Daily Digest: A Disturbing Reminder From Jodhpur And The Peculiar Election Commission
Our daily news round up also features 'good news' from West Bengal and non-information about the PM's flight details.
Good morning. Amid the doom and gloom, let’s begin with a bit of ‘good news’. This morning, The Telegraph carried a picture on its front-page which shows Purabi Mahato, the additional divisional forest officer of Midnapore pleading with tribal elders to not go on their festival hunt as she feared a tiger in the nearby forest may be unsettled. “The hunting festival is our tradition. But the lady fell at the feet of our elders with tears in her eyes. Perhaps, this is the first time we turned back,” a tribal leader told the newspaper.
In what is frankly disturbing, The Hindustan Times reported last evening that Shambhu Lal Regar, the man who inhabits the Jodhpur jail for hacking and burning a Muslim man on video, had a tableau in his name during Ram Navami celebrations in the city on Sunday. Hari Singh Panwar, the man who arranged for the tableau and is a co-treasurer of the Shiv Sena in Jodhpur told the newspaper that the intention was not to hurt sentiment but that he “just wanted to express my regard for Regar. His commitment towards Hinduism inspired me.” Unreal.
Moving on to two stories from LiveLaw that probably deserved more ‘play’ in the media. The mother of missing JNU student Najeeb Ahmed has reportedly filed a defamation suit seeking Rs 2.2 crore in damages from the likes of The Times of India, Times Now, Dilli Aajtak including some reporters from the TOI and India Today for linking her son to the Islamic State (IS). The second one is about Prime Minister Modi and his penchant for foreign trips. Live Law reports that the PMO had apparently asked Air India not to divulge information pertaining to Modiji‘s flights in 2016, the matter coming to light in response to an RTI.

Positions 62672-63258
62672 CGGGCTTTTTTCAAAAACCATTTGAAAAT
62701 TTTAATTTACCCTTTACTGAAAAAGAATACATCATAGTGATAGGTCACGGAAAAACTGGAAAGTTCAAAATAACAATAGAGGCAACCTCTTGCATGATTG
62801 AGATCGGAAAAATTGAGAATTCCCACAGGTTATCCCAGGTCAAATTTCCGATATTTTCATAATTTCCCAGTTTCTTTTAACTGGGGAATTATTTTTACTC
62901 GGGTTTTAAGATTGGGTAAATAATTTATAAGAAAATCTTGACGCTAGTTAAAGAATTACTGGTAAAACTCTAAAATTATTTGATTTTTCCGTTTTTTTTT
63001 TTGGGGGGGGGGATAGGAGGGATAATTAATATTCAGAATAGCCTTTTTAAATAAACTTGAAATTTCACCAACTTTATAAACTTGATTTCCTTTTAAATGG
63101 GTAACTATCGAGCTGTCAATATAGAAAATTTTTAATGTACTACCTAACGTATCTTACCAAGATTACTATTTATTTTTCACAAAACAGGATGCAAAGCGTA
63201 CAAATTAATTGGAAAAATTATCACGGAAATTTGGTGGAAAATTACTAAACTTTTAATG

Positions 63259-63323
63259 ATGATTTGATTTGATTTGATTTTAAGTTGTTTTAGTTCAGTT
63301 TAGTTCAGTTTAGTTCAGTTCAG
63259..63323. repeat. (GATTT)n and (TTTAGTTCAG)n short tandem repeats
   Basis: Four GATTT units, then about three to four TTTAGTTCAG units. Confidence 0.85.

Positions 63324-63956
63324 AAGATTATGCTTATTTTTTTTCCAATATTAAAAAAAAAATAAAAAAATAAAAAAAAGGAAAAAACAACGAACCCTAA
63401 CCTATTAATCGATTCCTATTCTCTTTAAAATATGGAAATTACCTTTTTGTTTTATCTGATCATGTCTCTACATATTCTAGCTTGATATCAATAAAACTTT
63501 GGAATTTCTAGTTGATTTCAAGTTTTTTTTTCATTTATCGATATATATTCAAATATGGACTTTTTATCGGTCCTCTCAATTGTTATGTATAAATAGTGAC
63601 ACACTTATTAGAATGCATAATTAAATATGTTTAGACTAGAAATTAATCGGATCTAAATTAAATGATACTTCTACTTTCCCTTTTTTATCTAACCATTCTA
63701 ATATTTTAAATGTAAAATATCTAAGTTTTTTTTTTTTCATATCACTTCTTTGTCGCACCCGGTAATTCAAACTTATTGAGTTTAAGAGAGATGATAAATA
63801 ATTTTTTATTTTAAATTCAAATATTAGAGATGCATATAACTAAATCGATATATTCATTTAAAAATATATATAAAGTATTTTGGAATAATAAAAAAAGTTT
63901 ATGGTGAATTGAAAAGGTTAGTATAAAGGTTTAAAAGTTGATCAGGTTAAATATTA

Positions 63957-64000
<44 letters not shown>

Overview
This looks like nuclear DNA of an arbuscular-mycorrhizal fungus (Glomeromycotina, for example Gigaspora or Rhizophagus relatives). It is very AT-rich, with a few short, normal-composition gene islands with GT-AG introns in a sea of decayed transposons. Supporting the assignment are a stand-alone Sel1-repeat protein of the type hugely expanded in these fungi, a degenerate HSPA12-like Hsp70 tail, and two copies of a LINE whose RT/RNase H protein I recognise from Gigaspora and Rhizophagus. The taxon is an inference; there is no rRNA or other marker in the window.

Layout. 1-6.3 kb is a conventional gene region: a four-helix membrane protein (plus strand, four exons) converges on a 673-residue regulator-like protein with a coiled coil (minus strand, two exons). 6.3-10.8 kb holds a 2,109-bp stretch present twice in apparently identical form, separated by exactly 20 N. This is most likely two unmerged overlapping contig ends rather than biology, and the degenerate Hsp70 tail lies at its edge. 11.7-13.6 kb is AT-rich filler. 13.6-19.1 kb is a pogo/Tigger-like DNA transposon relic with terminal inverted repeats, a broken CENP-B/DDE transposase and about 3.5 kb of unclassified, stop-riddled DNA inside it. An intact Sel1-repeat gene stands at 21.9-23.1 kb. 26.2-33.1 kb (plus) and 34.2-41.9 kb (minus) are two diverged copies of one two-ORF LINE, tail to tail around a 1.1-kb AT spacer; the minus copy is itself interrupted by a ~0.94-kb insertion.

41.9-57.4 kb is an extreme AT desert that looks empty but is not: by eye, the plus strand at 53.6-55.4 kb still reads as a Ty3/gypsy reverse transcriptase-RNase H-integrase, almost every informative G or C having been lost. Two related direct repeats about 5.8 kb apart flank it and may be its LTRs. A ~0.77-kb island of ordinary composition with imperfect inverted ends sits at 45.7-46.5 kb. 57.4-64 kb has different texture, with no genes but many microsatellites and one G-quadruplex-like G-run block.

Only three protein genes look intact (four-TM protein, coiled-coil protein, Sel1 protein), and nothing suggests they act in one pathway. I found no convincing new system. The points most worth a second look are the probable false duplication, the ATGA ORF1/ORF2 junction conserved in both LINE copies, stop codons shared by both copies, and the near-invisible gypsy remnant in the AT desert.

Finally, more peculiarity from the Election Commission. When reporters at the CEC’s press conference last morning asked him specifically how BJP IT cell head Amit Malviya had managed to put out dates before them, CEC Rawat promised “stringent action”. Malviya later blamed Times Now (which later blamed him), while several Kannada channels played also the information and the some of the Congress’ social media put it out too.
What is strange though, is this order by the EC to constitute an inquiry into the matter. Those to be questioned as part of the ‘term of reference’ include ‘the media’, Srivatsa B (Karnataka Congress social media in-charge) and a ‘Kannada channel owned by a @BJP4India MP’. No Malviya, you ask? Oh, that’s because Times Now misled him, not his fault at all.